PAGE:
It is Penev’s best chance to finally make a Worlds team for the U.S. (he previously represented Bulgaria twice at Worlds, making the floor finals both times.) Penev is not an all-arounder, and still rings, pommel horse and high bar aren’t exactly his cup of tea. But he will even show the occasional high bar update on social media. And in a rebuilding year – where a good portion of last year’s Olympic team has now retired and the National Team is under new leadership – Penev may be exactly what the U.S. needs to have a solid medal showing at Worlds.

“Looking at the results from the (Olympic) Games I can see that I had great medal chances on floor in particular – even gold medal chances by the looks of it – by the scores I’ve gotten over the years in international competitions,” said Penev in an interview last fall.

To me, after an epic Yul Moldauer – Akash Modi duel, fan-favorite Penev doing well could be one of the main men’s stories of these championships.

A Shout-Out to Kiwan

One of my favorites from my years attending P&G Champs, Kiwan Watts, is back after finishing 30th last year in his senior debut. Watts, who is headed to compete for Arizona State (a high level college club team) in the fall, finished first all-around at on the junior level in 2015.

I can’t put my exact finger why he became one of my favorites – I think it might have been because he sometimes has a female coach, somewhat a rarity in men’s gymnastics. But his long lines and great effort kept me paying attention. The years I covered Championships, I always made sure to catch him on high bar, but he is fun to watch on every event.


A Different Vibe at Championships

It will be interesting to hear and read reports about this year’s championships because of the grave issue hanging over USA Gymnastics like a dense fog. With news breaking on the eve of the championships that a California-based victim may have received a settlement from the organization, which may be against California law, it won’t be business as usual in Anaheim.

The actual competition will march forward, and USA Gymnastics will encourage media to focus on the gymnasts competing as much as possible. Where I think this fog might be most felt is at the National Congress and Trade Show held adjacent to the competition. (Side note: Besides watching hours and hours of gymnastics, the Trade Show was always my favorite part of the three Nationals I got to cover.) Coaches come from all over the country to attend Congress, where you can take seminars and classes from some of gymnastics’ best and brightest. There will be discussion there of course of USA Gymnastics’ new SafeSport initiatives and policies, as well as how to prevent dangerous situations from occurring at gyms across the country. I am sure there will be a much different vibe and a few hard discussions taking place in sessions at the Congress, and they are definitely conversations that need to be had if the sport wants to continue forward.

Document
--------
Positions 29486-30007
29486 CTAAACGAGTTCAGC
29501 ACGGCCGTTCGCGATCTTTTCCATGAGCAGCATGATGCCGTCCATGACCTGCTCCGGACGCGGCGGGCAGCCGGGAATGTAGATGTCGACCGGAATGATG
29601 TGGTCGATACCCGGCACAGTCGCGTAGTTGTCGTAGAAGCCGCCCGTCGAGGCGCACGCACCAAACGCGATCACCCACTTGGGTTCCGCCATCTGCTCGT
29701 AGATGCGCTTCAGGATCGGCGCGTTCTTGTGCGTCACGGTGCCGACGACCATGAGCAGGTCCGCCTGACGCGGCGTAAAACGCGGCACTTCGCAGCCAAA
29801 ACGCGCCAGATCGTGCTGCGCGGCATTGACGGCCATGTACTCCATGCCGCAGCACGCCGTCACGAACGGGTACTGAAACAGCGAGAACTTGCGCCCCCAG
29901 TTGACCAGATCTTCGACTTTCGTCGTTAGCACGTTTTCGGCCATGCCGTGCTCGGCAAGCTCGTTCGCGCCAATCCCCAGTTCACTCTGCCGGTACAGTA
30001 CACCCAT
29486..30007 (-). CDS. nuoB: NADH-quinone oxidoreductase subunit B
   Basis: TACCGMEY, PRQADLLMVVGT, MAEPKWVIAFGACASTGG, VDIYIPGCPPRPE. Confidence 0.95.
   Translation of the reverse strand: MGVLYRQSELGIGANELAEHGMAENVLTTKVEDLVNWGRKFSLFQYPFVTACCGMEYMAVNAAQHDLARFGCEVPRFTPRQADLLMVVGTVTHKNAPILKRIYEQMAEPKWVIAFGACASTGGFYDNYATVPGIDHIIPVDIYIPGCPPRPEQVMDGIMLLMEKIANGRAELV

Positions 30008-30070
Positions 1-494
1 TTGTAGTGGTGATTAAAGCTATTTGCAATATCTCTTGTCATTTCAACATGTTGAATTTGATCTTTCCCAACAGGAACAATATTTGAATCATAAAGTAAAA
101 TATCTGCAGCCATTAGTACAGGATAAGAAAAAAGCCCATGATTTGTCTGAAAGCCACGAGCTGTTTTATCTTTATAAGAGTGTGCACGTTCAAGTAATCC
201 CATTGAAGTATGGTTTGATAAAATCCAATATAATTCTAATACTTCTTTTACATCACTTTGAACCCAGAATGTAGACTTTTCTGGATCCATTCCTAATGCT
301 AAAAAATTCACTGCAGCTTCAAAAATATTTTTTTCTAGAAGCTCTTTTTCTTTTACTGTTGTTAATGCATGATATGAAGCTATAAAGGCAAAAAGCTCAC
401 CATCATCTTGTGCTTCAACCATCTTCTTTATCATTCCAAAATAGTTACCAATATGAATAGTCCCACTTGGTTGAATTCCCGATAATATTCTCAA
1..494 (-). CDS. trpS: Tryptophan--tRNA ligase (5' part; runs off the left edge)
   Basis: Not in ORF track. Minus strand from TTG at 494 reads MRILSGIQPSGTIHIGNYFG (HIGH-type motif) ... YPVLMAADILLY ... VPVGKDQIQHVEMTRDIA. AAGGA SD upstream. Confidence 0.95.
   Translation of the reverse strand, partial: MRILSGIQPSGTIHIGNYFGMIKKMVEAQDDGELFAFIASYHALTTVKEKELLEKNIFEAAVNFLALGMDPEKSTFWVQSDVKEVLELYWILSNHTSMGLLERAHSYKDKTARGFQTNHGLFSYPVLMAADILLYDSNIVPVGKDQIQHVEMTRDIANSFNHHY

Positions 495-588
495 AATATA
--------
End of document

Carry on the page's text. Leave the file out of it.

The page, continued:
Eddie Penev is far from done.

After a unsuccessful bid for an Olympic team spot at this summer’s U.S. Olympic Trials, Eddie Penev could have hung up his grips and said farewell to the sport of gymnastics. But after mounting an impressive comeback from a devastating 2014 ACL injury, the 26 year old isn’t quite done.

Instead, the 2013 Nissen Emery Award (gymnastics’ version of the Heisman Trophy) winner is showing off difficult skills on Instagram, traveling to Germany to compete in professional competitions and traveling the East Coast with the final leg of the Kellogg’s Tour of Gymnastics Champions.

“My goal is the world championships next year in Montreal,” said Penev via email last week on his way back from competing for KTT Heilbronn in Germany’s Bundesliga for the second year. “It’s a great opportunity for me because it’s an ‘individual worlds,’ meaning there’s no team competition and so they will most likely send guys who have the best medal chances on their best events.”

With one of the most difficult floor exercises in the U.S., Penev has every right to have his eyes set on one of the Worlds spots for that apparatus. He also is an international contender on vault, making next fall’s Worlds setup ideal to continue his competitive career for. Watching the recent Olympics showed him he definitely has the goods.

“Looking at the results from the games I can see that I had great medal chances on floor in particular – even gold medal chances by the looks of it and the scores I’ve gotten over the years in international competitions,” said Penev.

Though he didn’t get a spot on the Olympic team,  Penev was proud of what he achieved. He finished second in floor exercise and seventh on vault at Trials. “Olympic Trials was an amazing experience that I will certainly remember and cherish for the rest of my life,” he wrote. “And although it didn’t end the way I would’ve hoped it would, I was thrilled and honored to be a part of it.

“We have so many talented athletes in our country and that’s a good problem to have and it unfortunately means that great gymnasts will have to be left off the team. I made tremendous improvements since my knee injury (largely due to my coaches) and I couldn’t be happier with what I did. I just didn’t fit the team they wanted to send.”